A study of pyrite reactivity and the chemical stability of cemented paste backfill

Valérie J. Bertrand
1998
A two-fold study was carried out to 1) characterize the evolution of the reactivity of pyrite in the early cycles of kinetic test leaching, using cyclic voltamperometry, and 2) document the weathering characteristics of various paste backfill mixtures that contain pyritic tailings, when exposed to leaching environments similar to those encountered in mine settings. Pyrite leaching experiments were carried out on 6 different pyrite samples from existing mines. Cyclic voltamperometry was
more » ... ometry was performed on carbon paste electrodes (CPE) containing fine grained pyrite samples on the unleached samples and after leaching periods of 4, 10 and 20 weeks. Pyrite reactivity profiles, supported by scanning electron microscope (SEM) observations and leachate chemistry data showed that minor phases of sphalerite and galena present in the pyrite samples were the most important parameters affecting pyrite reactivity in the initial leaching cycles. Sphalerite and galena were found to effectively retard the oxidation of pyrite in the early leaching cycles. As sphalerite and galena were leached out, an increase in the reactivity of pyrite was observed, followed by a gradual loss of reactivity from precipitate coatings. At a fundamental level, mineral surface characterization by cyclic voltamperometry was found useful in the interpretation of kinetic test data for the prediction of acid rock drainage (ARD) generation. For the backfill weathering study, paste backfill samples of 4 different mines were leached in deionized water (pH 5.5) in flooded and alternating air-flooded environments and in a simulated ARD solution (Fe=500 mg/1, SO4=1.5 g/1 and pH 2.5) for 20 weeks. SEM, solid phase chemistry, paste pH, acid-base accounting measurements and leachate chemistry were also used to document the weathering characteristics of cemented paste backfill (CPB). This study revealed that hydrated portland cement minerals are pH sensitive and highly soluble. Short-term exposures of portland-CPB to circum-neutral water or to AR [...]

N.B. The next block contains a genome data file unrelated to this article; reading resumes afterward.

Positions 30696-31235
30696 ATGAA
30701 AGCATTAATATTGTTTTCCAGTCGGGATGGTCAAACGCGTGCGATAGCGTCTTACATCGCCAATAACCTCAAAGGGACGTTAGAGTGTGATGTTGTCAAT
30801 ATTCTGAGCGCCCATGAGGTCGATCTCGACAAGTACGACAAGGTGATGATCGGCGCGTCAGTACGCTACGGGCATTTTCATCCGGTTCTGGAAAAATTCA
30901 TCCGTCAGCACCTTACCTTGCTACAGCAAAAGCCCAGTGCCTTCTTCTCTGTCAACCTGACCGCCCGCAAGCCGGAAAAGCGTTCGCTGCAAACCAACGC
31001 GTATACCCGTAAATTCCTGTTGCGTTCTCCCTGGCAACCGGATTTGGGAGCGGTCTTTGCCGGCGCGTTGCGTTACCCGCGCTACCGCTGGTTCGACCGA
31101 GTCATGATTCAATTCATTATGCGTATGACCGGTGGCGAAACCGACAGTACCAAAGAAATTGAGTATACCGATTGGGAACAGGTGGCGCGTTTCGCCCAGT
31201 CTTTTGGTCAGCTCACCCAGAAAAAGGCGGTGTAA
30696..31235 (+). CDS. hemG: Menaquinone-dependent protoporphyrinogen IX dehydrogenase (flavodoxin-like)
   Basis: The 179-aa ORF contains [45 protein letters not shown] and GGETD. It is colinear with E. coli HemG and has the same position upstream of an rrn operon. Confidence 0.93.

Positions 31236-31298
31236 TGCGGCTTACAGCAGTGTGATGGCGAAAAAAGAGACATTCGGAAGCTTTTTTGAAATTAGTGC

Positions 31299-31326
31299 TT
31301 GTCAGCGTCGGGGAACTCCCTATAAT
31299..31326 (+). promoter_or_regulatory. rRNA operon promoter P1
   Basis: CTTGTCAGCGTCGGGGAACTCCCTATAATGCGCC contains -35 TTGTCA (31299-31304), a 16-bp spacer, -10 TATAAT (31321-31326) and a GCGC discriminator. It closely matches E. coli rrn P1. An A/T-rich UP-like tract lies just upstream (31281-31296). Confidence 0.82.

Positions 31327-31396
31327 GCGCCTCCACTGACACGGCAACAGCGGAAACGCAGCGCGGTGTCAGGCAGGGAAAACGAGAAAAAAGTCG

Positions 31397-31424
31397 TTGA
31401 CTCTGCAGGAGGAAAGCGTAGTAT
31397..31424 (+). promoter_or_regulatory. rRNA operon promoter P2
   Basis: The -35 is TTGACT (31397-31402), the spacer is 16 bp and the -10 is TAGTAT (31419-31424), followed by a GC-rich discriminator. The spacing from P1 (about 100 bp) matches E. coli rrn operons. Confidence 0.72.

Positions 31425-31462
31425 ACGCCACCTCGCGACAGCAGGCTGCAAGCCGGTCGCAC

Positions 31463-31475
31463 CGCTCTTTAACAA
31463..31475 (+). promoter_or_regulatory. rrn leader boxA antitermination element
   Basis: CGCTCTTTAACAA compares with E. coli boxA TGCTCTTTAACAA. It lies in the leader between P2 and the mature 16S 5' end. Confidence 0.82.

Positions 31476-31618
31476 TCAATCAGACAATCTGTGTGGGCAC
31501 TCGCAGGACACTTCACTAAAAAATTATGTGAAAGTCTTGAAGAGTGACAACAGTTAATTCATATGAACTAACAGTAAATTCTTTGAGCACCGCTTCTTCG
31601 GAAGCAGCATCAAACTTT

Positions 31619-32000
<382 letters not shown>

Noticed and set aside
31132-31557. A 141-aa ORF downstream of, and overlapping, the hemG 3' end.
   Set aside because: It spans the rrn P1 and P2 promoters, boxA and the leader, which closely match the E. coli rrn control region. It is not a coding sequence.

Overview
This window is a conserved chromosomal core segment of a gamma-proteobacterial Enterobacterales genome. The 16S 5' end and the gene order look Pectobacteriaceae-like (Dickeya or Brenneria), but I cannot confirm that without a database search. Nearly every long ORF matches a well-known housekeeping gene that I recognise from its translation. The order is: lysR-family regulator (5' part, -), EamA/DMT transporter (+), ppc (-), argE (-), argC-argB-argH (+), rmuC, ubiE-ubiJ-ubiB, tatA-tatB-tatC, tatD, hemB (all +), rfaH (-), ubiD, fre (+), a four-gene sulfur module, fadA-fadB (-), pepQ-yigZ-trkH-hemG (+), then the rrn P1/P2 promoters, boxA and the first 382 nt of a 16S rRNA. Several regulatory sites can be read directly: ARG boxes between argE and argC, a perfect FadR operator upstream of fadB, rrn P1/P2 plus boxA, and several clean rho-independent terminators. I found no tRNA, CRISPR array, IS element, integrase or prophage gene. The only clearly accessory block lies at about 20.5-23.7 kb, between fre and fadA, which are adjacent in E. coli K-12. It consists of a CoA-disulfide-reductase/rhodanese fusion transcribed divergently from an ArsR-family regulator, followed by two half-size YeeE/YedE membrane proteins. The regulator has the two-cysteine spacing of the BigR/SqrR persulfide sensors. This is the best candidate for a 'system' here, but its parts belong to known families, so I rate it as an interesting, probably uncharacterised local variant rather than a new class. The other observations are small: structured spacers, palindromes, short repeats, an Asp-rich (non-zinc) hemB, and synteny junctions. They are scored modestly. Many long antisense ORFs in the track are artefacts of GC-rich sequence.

doi:10.14288/1.0081119 fatcat:3p75ayefwzbtvneugfz4yj7rhy